What is Short Stack Poker? Learn how to Play


Playing short stack poker, by choice or by circumstances, requires making some tweaks in your strategy. Mastering short stack poker strategy is particularly important in tournaments, as the increasing blinds and antes will often force you to play short stack. So, first, let’s see what is short stack poker.

What does Short Stack mean?

Short stack poker means your stack is short compared to the big blind, generally less than 40bb. Of course, playing with a 10bb stack differs a lot from playing with a 40bb stack. 

However, there are some general principles of playing short stacked that we can examine. When needed, we will review how you can adjust your play according to your stack size.

What if your opponents are short-stacked, and you are not?

Keep in mind that what matters is effective stacks. Playing heads-up with a big stack versus an opponent with 30bb is the same as if you also had 30bb. This is because the effective stacks are 30bb in both cases, forcing you to play short stack. 

How to play with a short stack?

Starting with a short stack means that the amount of betting that will follow in the different betting rounds is limited. In poker, you want to play “small hand small pot, big hand big pot.” Since a big pot is no longer a possibility, strong hands like sets, straights, and flushes, lose in value!

As a consequence, drawing to make a big hand, often becomes unprofitable. What makes drawing hands profitable is the implied odds of getting paid-off big when they arrive. If you have little or no chips remaining by the time you make your hand, you lose this opportunity.

Therefore, middle connectors, one-gappers, and suited cards, like 8♦7♥, 9♠7♠, or A♣5♣, that have the potential of flopping a strong hand or a strong draw go down in value. The same is true for small pairs, like 5♦5♠. Small pairs rarely hit the flop but hit it hard when they do. They can flop a set or better that are very strong hands. Since they can no longer win big pots when playing short-stacked, they also go down in value.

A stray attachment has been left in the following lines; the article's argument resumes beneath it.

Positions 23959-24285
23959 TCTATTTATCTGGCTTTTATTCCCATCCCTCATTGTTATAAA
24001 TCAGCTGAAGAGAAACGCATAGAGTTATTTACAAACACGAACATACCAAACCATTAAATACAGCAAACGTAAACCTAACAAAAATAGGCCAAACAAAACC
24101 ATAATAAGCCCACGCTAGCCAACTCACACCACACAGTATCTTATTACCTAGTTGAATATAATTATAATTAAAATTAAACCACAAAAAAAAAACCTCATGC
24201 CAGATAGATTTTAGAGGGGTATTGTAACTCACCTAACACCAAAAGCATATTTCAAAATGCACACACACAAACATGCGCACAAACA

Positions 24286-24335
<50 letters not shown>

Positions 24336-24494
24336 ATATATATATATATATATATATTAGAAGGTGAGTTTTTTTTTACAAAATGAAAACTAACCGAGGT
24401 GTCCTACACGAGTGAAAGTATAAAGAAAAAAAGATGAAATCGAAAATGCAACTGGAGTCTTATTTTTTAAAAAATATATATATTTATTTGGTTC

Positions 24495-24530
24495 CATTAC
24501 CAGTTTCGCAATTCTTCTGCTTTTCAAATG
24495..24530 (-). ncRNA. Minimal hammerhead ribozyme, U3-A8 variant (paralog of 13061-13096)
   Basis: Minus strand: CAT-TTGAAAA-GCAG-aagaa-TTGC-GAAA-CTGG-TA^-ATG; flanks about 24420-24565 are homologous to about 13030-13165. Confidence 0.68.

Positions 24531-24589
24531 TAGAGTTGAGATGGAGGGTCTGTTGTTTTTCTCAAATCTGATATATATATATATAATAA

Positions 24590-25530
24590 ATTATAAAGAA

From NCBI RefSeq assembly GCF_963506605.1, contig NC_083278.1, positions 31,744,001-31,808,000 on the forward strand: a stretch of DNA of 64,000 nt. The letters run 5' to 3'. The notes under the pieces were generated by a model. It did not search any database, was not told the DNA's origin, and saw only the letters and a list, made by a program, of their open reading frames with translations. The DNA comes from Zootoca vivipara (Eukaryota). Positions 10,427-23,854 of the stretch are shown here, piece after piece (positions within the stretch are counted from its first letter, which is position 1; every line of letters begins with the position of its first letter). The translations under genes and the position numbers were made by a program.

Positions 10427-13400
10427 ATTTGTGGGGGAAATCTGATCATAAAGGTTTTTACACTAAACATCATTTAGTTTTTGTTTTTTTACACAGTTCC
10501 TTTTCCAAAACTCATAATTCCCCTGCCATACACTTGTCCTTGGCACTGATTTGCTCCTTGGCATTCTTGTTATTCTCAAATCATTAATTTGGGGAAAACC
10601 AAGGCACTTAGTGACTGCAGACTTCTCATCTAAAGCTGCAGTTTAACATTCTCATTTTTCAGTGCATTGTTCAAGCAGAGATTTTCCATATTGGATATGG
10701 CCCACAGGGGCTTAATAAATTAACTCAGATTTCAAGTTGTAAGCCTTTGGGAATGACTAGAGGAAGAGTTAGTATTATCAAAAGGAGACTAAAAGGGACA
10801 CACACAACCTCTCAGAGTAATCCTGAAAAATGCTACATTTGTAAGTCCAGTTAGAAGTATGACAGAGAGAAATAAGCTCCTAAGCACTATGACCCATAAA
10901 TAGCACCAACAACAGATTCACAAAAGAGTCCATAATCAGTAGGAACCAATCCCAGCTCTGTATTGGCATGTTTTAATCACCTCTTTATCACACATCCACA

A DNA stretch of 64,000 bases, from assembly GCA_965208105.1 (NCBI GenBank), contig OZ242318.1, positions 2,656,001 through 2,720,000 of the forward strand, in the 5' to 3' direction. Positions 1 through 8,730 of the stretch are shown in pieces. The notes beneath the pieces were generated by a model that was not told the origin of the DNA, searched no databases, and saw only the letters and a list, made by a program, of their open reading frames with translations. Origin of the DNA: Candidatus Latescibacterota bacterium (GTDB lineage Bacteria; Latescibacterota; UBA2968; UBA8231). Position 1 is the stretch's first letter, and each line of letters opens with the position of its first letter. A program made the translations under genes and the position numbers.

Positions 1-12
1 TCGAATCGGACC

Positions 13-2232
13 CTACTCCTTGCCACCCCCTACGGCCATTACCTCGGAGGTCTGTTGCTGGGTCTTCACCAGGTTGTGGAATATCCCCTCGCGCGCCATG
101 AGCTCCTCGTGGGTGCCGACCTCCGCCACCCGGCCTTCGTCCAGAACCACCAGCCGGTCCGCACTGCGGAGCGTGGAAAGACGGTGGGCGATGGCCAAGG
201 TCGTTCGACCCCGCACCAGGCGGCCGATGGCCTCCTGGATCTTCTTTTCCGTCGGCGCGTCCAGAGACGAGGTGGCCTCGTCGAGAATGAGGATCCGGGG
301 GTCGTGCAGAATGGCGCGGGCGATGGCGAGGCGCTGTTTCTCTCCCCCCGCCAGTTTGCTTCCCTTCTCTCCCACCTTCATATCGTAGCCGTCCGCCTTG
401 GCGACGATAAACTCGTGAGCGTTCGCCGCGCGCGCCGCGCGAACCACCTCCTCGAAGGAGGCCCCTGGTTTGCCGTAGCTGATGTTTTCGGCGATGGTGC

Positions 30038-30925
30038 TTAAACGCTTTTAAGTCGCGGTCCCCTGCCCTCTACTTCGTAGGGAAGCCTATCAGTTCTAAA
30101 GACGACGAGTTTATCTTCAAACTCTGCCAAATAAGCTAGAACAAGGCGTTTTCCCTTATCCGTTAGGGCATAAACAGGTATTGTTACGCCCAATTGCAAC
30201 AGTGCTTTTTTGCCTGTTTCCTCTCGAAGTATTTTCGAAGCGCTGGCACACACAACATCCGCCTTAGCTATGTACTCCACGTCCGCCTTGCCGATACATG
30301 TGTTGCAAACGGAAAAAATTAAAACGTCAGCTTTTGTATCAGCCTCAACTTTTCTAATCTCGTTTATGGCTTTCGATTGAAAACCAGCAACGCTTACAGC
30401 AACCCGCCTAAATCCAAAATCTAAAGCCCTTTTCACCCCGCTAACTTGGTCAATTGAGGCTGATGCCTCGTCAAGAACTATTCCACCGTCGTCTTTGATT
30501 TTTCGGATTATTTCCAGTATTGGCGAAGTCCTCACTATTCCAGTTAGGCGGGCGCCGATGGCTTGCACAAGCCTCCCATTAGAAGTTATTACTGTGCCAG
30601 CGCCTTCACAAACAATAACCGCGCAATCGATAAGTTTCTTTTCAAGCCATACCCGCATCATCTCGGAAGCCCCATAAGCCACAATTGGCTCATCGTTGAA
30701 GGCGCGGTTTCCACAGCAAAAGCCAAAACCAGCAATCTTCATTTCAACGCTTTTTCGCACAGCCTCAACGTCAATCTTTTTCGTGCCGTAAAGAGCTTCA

On the contrary, hands that win a lot of small pots but rate to be behind when the pots get very big, profit from playing short stack poker. Hands like A♦J♠ or K♠Q♠ that often make top-pair, top-kicker kind of hands are excellent candidates. 

Playing short also means you have less room to make sophisticated plays like floating or double and triple barreling, plays that require multiple betting rounds to unfold. So, expect most of the betting to take place preflop and on the flop, and stick to playing ABC poker.

Play aggressively

In general, in poker, you want to play your hand aggressively preflop on most occasions. This is even more true when you play short stack. Firstly, winning the blinds and antes to stay afloat is a big deal when you are short. Also, limping is more suited to speculative hands to try to see flops cheaply, hands that you will not be playing much when you are short stacked. So, when possible, enter the pot by open-raising.

Particularly in tournaments, it is essential to take the right risks and try to re-build up your stack. You cannot afford to wait for premium hands. Try to find the right occasions to pick-up the blinds and antes, or to re-steal. For example, you can steal from a late position or re-steal from the blinds against a late position steal attempt.

Use Nash Equilibrium to be Unexploitable

How you play depends significantly on your opponents. For example, some opponents are too tight and only call with premium hands. Against them, you can increase your aggression and steal their blinds more often, as they will fold enough of their range to make it profitable.

If you don’t know your opponent’s style, you can adopt a strategy that is close to game theory optimal strategy. Such a balanced approach is unexploitable by your opponents, so you can also use it against skilled players as a defense. Start with GTO ranges and adapt as soon as you start gaining intuition about your opponent’s tendencies and play an exploitative style.